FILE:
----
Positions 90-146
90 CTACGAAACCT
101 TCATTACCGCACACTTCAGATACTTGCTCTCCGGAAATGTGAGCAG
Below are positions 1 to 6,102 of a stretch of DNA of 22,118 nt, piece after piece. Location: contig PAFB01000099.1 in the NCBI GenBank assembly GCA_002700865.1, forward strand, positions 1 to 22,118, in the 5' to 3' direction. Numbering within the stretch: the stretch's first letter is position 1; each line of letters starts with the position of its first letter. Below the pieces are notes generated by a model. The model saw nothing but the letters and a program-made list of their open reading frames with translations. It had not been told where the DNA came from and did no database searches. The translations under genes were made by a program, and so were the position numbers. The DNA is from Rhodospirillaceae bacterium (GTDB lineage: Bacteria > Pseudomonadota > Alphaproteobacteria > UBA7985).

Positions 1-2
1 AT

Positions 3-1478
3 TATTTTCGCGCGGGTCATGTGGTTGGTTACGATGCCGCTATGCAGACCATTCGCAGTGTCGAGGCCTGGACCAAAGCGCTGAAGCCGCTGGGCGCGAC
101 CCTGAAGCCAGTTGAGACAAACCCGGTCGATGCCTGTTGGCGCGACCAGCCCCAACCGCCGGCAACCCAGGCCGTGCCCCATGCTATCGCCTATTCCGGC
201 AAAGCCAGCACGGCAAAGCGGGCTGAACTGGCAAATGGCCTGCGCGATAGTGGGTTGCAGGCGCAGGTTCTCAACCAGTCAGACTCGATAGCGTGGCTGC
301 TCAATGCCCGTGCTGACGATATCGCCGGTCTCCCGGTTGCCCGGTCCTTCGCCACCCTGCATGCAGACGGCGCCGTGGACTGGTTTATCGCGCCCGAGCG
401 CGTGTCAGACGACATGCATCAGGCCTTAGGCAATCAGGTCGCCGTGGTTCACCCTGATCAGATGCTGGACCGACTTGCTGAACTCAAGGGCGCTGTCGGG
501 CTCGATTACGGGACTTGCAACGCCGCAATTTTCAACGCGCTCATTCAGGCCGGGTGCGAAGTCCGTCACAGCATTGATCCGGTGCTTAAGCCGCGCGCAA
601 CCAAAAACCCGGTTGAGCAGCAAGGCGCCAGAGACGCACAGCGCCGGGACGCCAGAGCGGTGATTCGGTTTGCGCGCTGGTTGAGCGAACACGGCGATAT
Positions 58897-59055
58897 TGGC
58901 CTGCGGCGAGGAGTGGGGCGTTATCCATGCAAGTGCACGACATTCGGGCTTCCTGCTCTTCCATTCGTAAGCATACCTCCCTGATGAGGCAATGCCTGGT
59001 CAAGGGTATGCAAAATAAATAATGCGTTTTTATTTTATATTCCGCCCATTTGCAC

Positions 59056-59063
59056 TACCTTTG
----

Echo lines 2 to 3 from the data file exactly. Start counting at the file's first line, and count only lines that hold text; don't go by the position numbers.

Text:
90 CTACGAAACCT
101 TCATTACCGCACACTTCAGATACTTGCTCTCCGGAAATGTGAGCAG